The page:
Ivory inlay of Taweret
about 1700–1550 B.C.
Findspot: Nubia (Sudan), Kerma, K309
Height x width x depth: 12.2 x 3.1 x 0.2 cm (4 13/16 x 1 1/4 x 1/16 in.)
Medium or Technique
Not On View
This ivory inlay depicts the goddess Taweret, facing right and holding a knife in front of her, wearing a slightly flaring skirt with pleats. Irregularly incised lines and notches add detail to indicate the mouth, eye, ear, one pendulous breast, and both pleats and tie of the skirt. There is a large break down the right edge; most of the mouth/snout, the front of the arm (which likely would have held a knife), the skirt, and forward foot are missing. Portions of the ivory are stained a purplish-brown.
Taweret (literally: “the great one”) was an especially popular goddess in the domestic sphere throughout pharaonic times. She was conceived as having the body and head of a pregnant hippo, paws of a lion, and back/tail of a crocodile. She was considered a protective deity especially for expecting and birthing mothers as well as young children. Her images appear on many household fixtures such as beds, chairs, and headrests, all of which can also be found as funerary items. She became known outside of Egypt as well, appearing in Nubia (as with this object) and Crete.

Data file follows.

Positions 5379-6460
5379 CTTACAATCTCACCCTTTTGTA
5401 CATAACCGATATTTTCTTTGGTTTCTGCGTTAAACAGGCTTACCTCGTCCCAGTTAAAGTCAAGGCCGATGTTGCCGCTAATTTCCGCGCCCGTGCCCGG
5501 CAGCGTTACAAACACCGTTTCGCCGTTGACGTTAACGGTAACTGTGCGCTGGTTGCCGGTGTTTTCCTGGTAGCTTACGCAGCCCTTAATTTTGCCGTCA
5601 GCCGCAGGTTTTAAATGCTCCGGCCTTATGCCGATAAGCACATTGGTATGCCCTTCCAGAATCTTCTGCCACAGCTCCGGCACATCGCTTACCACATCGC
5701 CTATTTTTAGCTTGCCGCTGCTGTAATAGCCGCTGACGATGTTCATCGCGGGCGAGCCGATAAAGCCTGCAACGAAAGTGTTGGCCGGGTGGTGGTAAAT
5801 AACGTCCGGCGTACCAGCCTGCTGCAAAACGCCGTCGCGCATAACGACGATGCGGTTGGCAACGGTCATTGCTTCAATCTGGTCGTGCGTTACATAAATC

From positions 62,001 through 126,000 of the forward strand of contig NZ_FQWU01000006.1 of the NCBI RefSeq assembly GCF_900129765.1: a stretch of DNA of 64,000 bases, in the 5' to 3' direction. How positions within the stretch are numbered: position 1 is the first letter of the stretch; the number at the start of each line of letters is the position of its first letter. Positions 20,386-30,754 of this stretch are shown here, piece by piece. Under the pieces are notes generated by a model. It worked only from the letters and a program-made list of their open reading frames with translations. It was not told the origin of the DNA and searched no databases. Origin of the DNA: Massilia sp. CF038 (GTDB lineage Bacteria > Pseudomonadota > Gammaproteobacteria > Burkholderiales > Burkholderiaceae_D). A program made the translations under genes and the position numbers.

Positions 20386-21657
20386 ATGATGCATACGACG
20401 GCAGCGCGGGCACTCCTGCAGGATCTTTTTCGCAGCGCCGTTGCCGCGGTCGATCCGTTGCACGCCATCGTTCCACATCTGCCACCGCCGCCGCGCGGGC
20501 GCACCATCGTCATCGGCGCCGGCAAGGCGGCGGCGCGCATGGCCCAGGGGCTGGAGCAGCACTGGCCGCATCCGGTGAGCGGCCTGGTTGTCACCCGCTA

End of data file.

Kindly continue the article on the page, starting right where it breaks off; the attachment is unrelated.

From Kerma, tomb K309. December 1913: excavated by the Harvard University–Boston Museum of Fine Arts Expedition; assigned to the MFA in the division of finds by the government of Sudan.
(Accession Date: March 1, 1920)
Harvard University—Boston Museum of Fine Arts Expedition